35th ADA celebrates 100 years protecting freedom

by Staff Sgt. Todd Pouliot, 35th Air Defense Artillery Brigade
Stripes Korea

Over the course of a hundred years, the 35th Air Defense Artillery Brigade has undergone numerous transformations, but one thing that has remained constant is the unit’s legacy of defending freedom around the world.

The Dragon Brigade celebrated its 100th birthday, May 31, at Osan Air Base, South Korea, recognizing the unit’s achievements, its robust partnerships, as well as affirming its critical mission on the Korean Peninsula.

“Tonight is about honoring the proud history of the Dragon Brigade,” said Col. Richard Wright, 35th ADA Bde. commander. “It is also about celebrating the U.S. - Korea alliance, and the partnership we have established over the years.”

Since 2004, the Dragon Brigade has served as a critical safeguard to the freedom of more than 51 million people on the Korean Peninsula. Brigadier Gen. Sean Gainey, 94th Army Air and Missile Defense Command commander, and guest speaker for the evening, asserted the prestige of the 35th, its partnerships, and its current mission which sets the brigade apart from its peers.

“This brigade has formed an amazing team; not just within the Army, but the team that they’ve built with our Republic of Korea partners, as well as the 7th Air Force.” Gainey said. “This brigade has a very strong, rich history. When the brigade moved out here to Korea it really separated itself from the peer brigades in the branch.”

Among the brigade’s accomplishments, according to Gainey, is being the first to integrate a Terminal High Altitude Area Defense battery with Patriot Missile batteries, first to employ counter unmanned aerial systems capability and essentially writing the doctrine for the Army, and employing it in critical locations across Korea.

“If you look at where this brigade stands in combat readiness, you have to look no further than Exercise Key Resolve 18 where this brigade essentially set the standard,” Gainey said. “The ability of this brigade to execute tactical flexibility has been nothing short of miraculous.”

The 35th ADA Bde. traces its lineage back to June 1, 1918, when the American Coastal Artillery was constituted at Fort Hunt, Virginia, in defense of the Potomac River. Shortly after its creation, the Soldiers of the brigade shipped off to France as part of the American Expeditionary Force, and supported Allied victory in World War I.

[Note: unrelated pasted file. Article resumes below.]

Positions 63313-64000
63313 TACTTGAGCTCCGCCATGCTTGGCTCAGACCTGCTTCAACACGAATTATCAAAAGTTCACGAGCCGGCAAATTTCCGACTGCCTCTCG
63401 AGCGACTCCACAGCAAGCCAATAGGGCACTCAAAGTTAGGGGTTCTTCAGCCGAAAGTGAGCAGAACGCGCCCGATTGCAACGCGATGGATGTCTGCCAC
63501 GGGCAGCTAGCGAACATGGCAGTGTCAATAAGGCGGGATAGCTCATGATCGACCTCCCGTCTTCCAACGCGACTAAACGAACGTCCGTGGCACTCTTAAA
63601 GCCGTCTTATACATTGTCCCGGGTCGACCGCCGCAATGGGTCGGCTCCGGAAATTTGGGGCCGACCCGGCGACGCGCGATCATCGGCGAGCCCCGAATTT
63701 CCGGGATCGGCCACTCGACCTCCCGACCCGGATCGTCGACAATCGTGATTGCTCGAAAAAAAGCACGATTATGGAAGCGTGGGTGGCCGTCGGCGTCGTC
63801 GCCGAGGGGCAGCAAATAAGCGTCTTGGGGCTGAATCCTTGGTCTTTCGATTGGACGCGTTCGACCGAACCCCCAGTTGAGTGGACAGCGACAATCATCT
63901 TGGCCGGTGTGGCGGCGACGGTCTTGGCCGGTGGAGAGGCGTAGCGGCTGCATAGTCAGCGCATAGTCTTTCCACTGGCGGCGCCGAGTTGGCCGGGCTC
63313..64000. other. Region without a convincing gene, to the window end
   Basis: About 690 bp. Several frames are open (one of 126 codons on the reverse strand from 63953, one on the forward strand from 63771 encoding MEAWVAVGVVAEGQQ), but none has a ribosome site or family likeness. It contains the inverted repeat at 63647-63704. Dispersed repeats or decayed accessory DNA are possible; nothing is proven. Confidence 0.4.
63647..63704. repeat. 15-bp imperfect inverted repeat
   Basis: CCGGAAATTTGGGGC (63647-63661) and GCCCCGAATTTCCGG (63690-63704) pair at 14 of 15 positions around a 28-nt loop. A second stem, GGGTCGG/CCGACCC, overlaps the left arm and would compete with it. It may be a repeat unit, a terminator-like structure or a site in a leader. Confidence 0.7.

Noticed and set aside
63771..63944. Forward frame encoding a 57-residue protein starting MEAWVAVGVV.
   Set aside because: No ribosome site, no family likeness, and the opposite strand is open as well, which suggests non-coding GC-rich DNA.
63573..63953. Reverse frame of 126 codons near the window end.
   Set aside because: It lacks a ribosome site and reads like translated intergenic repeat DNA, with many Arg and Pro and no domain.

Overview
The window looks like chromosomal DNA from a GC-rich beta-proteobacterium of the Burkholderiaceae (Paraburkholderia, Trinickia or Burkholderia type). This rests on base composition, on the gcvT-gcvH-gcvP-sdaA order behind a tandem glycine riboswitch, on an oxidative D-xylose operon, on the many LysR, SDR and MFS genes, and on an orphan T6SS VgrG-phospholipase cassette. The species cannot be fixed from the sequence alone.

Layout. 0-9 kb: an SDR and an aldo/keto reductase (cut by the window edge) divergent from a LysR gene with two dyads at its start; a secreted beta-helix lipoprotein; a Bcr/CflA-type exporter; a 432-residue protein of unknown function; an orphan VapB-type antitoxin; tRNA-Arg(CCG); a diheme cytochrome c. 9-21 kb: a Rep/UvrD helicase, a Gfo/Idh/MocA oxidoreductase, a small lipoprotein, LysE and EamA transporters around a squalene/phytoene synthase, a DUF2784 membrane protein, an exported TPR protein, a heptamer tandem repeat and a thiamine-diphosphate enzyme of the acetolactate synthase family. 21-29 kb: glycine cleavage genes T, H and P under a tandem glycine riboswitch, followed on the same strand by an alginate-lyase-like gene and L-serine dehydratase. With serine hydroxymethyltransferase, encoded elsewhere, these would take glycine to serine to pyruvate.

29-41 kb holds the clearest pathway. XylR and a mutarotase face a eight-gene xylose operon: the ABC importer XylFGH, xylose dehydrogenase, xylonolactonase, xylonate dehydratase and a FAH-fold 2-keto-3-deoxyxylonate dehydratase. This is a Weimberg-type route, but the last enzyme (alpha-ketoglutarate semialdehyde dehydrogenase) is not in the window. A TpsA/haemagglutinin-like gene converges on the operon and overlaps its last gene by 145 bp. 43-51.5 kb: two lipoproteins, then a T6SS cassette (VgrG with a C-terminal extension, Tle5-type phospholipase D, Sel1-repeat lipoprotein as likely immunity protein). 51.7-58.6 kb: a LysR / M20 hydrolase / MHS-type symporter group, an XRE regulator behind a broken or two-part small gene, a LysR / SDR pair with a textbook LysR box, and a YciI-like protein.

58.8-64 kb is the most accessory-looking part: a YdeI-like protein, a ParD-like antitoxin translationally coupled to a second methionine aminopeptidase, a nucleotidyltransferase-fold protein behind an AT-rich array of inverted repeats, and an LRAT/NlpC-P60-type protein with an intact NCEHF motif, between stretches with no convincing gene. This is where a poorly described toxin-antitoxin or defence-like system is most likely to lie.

The brigade’s first major transformation took place with the advent of combat aviation at the outset of World War II, in which Germany and Japan held a significant advantage. The 35th Coastal Artillery quickly developed anti-aircraft artillery capabilities and served in North Africa, and on the beachheads of Salerno and Normandy. During Operation Overlord in 1944, the 35th was credited with 406 confirmed kills against enemy aircraft.

Following WWII, the 35th returned to the Washington DC area to provide anti-aircraft defense for the nation’s capital. Early in the Cold War, the brigade was the first to field the Nike Ajax guided missile command, which was later upgraded by the Nike Hercules system.

From the Battle of Meuse-Argonne in WWI, to Salerno and Normandy in WWII, to the Person Gulf, and finally, to the Land of the Morning Calm, the Soldiers of the 35th ADA Bde. have always led the way in defending the skies. To this day, the Dragon Brigade remains at the forward edge of air defense, pacing the branch in modernization and fielding the Army’s newest air defense systems to defend against emerging threats.

Photo Caption:

Col. Richard Wright and Command Sgt. Major Wilfredo Suarez, 35th Air Defense Artillery Brigade commander and command sergeant major, with Ms. Lee Mi Sook, an honored member of the Songtan chapter of the Good Neighbors organization, cut a birthday cake, May 31, at Osan Air Base, South Korea. The 35th ADA Bde. celebrated its 100th year of service in defense of freedom. Partnership was a key theme of the celebration as the brigade expressed it appreciation for the support of local civic leaders, and Korean folk performers entertained those in attendance.

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